20 Most Failing Countries in the World (2015)

20 Most Failing Countries in the World (2015)

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There are several ways in which to measure how well or how bad a country or state is doing as compared to other territories. Several indexes measure gross domestic product (GDP), others measure investment grade ratings and there are even some that measure how “green” or environmentally friendly a state or country is.

The Fragile States Index of Fund for Peace is among the indexes that measure a broad range of a total of 12 social, economic and political indicators. Fund for Peace is a body of experts from the United States tasked to publish an annual report on how well sovereign states around the world measure up against the standard. The results are then published in Foreign Policy magazine.

The Fragile States Index is formerly known as the Failed States Index – however in the article we will refer to the countries as “failing” as there is always hope that things will take a turn for the better.

This list contains the 20 most failing countries in the world for 2015.

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20. Ethiopia

SCORE: 97.5/120

When Eritrea gained independence from Ethiopia back in 1993, Ethiopia became completely landlocked. It is surrounded by Eritrea, Sudan, South Sudan, Uganda, Kenya and Somalia. For a country largely dependent on agriculture the current drought they are experiencing and the lack of marine resources has plunged Ethiopia further into vulnerability.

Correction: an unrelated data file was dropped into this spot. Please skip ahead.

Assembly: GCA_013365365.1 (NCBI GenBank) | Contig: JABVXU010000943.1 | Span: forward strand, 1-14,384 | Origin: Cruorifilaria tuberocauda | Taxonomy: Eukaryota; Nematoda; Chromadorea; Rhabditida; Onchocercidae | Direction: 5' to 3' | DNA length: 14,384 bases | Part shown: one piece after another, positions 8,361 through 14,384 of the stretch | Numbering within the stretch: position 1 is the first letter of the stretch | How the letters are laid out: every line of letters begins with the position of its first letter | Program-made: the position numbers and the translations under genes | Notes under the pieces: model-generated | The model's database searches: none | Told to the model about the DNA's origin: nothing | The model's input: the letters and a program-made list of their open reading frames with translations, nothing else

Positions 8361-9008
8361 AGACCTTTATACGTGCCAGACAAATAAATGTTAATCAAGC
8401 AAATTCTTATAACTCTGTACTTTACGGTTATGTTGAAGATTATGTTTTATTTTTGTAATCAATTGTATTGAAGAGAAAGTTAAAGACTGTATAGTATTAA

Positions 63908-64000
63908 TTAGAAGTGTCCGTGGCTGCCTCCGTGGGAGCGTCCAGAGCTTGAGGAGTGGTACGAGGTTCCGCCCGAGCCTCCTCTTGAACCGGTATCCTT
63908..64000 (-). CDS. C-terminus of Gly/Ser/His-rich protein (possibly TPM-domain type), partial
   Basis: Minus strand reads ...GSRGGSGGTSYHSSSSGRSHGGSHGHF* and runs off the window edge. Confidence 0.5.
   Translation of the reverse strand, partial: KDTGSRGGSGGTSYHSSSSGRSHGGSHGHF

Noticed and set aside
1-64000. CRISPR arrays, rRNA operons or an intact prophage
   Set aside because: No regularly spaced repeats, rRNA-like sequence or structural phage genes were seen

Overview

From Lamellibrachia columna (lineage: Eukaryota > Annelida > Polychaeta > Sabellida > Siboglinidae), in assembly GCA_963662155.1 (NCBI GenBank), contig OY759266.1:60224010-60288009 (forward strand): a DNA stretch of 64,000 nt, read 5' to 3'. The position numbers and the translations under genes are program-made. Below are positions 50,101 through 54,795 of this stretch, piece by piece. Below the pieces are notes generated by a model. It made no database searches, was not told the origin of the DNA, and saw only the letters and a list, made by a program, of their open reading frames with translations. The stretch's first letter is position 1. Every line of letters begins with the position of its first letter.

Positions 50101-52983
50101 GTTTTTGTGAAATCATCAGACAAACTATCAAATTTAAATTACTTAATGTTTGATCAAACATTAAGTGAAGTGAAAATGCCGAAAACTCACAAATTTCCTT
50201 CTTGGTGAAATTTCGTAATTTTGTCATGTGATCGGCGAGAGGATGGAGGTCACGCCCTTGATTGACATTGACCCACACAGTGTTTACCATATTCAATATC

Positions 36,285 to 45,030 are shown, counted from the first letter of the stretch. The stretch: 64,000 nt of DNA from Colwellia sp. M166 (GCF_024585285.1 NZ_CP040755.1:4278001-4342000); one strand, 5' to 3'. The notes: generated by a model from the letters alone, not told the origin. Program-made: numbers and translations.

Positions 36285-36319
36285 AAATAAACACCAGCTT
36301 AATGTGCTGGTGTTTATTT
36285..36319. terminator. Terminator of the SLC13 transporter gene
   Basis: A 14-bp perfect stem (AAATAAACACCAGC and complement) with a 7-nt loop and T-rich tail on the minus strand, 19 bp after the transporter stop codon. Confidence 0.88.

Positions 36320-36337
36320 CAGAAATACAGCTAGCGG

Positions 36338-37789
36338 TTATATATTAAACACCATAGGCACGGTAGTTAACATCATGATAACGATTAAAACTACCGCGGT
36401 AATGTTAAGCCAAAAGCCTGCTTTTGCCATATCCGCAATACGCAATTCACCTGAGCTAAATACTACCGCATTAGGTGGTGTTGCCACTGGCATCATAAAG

While it has improved slightly from the previous years and it has become one of Africa’s best performing states and is setting a goal to reach middle-income status by 2020, its troubles are far from over.

In order to achieve its goals of improving the economy and quality of life of Ethiopians, the government has taken several steps to improve agricultural output. While this might be a step in the right direction, the execution of the agricultural plans leaves much to be desired. For a country that is highly dependent on foreign aid for food because they cannot produce enough to feed their own population, profiting from selling agricultural products seems a long way off.

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